A 2-3-4 tree is a balanced search tree having following three types of nodes.
- 2-node has one key and two child nodes (just like binary search tree node).
- 3-node has two keys and three child nodes.
- 4-node has three keys and four child nodes.
The reason behind the existence of three types is to make the tree perfectly balanced (all the leaf nodes are on the same level) after each insertion and deletion operation. Figure 1 illustrates these node types graphically.
If a node has more than one keys (3-node and 4-node), the keys must be in the sorted order. This makes sure that the in-order traversal always yields the keys in sorted order. An example of a 2-3-4 tree is given in Figure 2.
We discuss three major operations on the 2-3-4 tree. The first one and the most straightforward is the search, the next is insert and the last one is delete. All the operations take O(log n) time since the height of the tree is in the logarithmic order.
Compare the item to be searched with the keys of the node and move to the appropriate direction. Unlike BST where we move either to the left child or to the right child, we need to make choice among three or four different paths. Since the keys are sorted, it is obvious to choose the path following the rule given in Figure 1.
A node cannot hold more than three keys. If a node is full before insertion, we split the node so that the new node can be inserted.
The insertion takes place always on the leaf nodes. I repeat again, we never insert a new node on the internal nodes even if they have room to accommodate. Therefore, we perform the search operation on the tree until we reach the leaf node. If the leaf node is a 2-node, we insert the item and make it a 3-node. Similarly, if the leaf node is a 3-node, we make it a 4-node. But what if the node is a 4-node? We can not insert a new node in this node right? The node is already full. In this case, we split the node that splits into nodes with a smaller number of keys and inserts the new node in the appropriate child node. This is illustrated in figure 3.
The splitting process can, sometimes, go up to the root node. This happens when all the nodes on the path from the root to the leaf node are 4-nodes. When the root node splits, it increases the height of the tree by 1. Figure 4 illustrates the insertion operation.
Delete is a bit tricker than insert operation. Depending upon the location of the node containing the target ($x$) to be deleted, we need to consider several cases. I am going to explain each of the cases one by one.
Case 1: If $x$ is in a leaf node
This has further two cases.
Case 1.1: If $x$ is either in a 3-node or 4-node
Delete $x$. If the node is a 3-node, it becomes 2-node and if the node is a 4-node, it becomes 3-node.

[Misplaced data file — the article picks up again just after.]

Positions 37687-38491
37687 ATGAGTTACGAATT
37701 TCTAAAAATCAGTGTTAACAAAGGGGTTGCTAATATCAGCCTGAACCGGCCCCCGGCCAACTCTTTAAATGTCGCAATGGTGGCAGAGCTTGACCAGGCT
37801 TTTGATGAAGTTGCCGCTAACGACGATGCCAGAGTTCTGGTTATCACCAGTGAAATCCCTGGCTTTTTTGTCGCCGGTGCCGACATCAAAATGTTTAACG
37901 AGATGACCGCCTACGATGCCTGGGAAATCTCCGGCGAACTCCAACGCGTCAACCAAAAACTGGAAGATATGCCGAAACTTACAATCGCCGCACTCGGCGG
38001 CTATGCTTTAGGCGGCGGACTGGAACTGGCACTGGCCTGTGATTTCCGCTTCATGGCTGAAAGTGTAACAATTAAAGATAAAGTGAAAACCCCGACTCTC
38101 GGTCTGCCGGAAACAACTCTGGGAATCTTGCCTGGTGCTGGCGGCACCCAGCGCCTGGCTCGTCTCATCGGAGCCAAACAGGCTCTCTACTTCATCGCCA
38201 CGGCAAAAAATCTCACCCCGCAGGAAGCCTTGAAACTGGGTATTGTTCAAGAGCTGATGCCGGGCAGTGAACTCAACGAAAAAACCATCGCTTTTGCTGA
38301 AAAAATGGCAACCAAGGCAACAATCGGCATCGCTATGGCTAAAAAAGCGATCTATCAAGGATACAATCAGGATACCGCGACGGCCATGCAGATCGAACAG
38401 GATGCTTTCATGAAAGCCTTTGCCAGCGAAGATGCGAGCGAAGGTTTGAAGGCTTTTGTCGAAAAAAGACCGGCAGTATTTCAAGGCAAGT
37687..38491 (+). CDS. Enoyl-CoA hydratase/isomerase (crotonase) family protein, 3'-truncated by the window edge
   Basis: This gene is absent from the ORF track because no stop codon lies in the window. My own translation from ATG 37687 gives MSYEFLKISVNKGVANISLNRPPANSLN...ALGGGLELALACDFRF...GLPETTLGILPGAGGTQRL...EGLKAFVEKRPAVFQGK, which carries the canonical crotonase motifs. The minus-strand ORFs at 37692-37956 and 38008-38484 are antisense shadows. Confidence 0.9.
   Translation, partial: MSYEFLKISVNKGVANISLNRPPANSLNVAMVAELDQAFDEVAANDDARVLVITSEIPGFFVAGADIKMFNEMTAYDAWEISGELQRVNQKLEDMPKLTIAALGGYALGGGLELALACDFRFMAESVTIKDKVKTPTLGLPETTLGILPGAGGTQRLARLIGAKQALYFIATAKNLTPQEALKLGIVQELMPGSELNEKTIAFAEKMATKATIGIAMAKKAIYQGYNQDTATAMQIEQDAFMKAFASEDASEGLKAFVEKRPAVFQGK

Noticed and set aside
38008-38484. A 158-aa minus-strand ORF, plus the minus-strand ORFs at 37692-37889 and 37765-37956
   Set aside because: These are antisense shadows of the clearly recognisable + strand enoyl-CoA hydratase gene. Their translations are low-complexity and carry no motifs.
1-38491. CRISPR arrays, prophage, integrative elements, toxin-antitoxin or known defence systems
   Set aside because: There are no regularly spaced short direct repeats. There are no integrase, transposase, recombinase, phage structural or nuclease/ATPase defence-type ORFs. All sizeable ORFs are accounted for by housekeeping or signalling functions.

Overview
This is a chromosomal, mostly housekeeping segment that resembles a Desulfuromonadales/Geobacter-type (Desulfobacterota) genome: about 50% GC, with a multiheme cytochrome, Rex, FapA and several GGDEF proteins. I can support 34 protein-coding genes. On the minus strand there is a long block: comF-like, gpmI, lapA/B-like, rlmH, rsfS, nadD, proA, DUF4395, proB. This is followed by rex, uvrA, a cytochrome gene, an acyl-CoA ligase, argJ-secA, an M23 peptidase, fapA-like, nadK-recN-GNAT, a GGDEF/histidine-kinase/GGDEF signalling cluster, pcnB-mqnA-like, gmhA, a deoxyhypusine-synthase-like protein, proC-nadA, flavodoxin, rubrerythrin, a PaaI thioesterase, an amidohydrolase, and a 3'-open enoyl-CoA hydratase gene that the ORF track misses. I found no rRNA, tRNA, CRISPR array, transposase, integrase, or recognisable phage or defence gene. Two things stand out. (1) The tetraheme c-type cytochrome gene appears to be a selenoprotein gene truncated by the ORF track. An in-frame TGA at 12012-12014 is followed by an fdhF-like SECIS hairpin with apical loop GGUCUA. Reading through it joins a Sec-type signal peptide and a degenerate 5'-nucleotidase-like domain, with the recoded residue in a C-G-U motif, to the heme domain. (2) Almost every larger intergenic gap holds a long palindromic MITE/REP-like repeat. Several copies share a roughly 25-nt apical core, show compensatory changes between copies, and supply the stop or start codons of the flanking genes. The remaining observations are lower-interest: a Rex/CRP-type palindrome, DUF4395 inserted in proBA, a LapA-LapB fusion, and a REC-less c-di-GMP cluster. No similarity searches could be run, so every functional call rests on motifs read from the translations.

Case 1.2: If $x$ is in a 2-node
This is called underflow. To resolve this, we need to consider further three cases.
Case 1.2.1: If the node containing $x$ has 3-node or 4-node siblings
Convert the 2-node into a 3-node by stealing the key from the sibling. This can be done by left or right rotation. If the left sibling is a 3-node (or 4-node), do the left rotation otherwise do the right rotation. The left rotation is illustrated in figure 5. Here node with key 76 is being deleted.
The right rotation is symmetric. After the rotation, use case 1.1 to delete $x$.
Case 1.2.2: If both the siblings are 2-node but the parent node is either a 3-node or a 4-node
In this case, we convert the 2-node into a 4-node using the merge (or fusion) operation. We merge the following three nodes.
- The current 2-node containing $x$.
- The left or right sibling node (which is also a 2-node).
- The parent node corresponding to these two nodes.
After the fusion, the keys in the parent node decreases by 1. This is illustrated in figure 6 where a 2-node containing 90 is being deleted.
After the merge, we use case 1.1 to delete $x$.
Case 1.2.3: If both siblings and the parent node are a 2-node
We encounter this scenario rarely. In this particular case, the parent node must be a root. Just like fusion, we combine both the siblings and the parent node to make it a 4-node. This process shrinks the height of the tree by 1. Figure 7 illustrates this. The node containing 76 is being deleted.
Case 2: If $x$ is in an internal node
In this case, we do the following
- Find the predecessor of the node containing $x$. The predecessor is always a leaf node.
- Exchange the node containing $x$ with its predecessor node. This moves the node containing $x$ to the leaf node.
- Since $x$ is in a leaf node, this is case 1. Use the rules given in case 1 to delete it.
The implementation of a 2-3-4 tree is not straightforward. Three types of node and frequent switching of the node to different type make the implementation difficult. Therefore, we do not implement a 2-3-4 tree rather we study it from a theoretical viewpoint. An equivalent data structure of 2-3-4 trees is called a Red-Black tree. Being the binary search tree, Red Black trees are much easier to implement. In the next section, we discuss the mapping of a 2-3-4 tree to a red-black tree.
A 2-node in a 2-3-4 tree becomes a black node in a red-black tree. The mapping of a 3-node and a 4-node is illustrated in Figure 8.
When the above rules are applied to every node of the 2-3-4 tree, it becomes a red-black tree. The red black tree in figure 9 is an isometry of a tree given in figure 2.
While mapping, we make the following observations.
- Every node of a red-black tree is either red or a black.
- The root is always a black node.
- All the paths from the root the leaf nodes contain the same number of black nodes. This is because the 2-3-4 tree is perfectly balanced.
- We can not have two consecutive red nodes along the same path.
- If a node is red, both of its child nodes must be black.
These are the five properties of a red-black node. These properties make it a balanced search tree.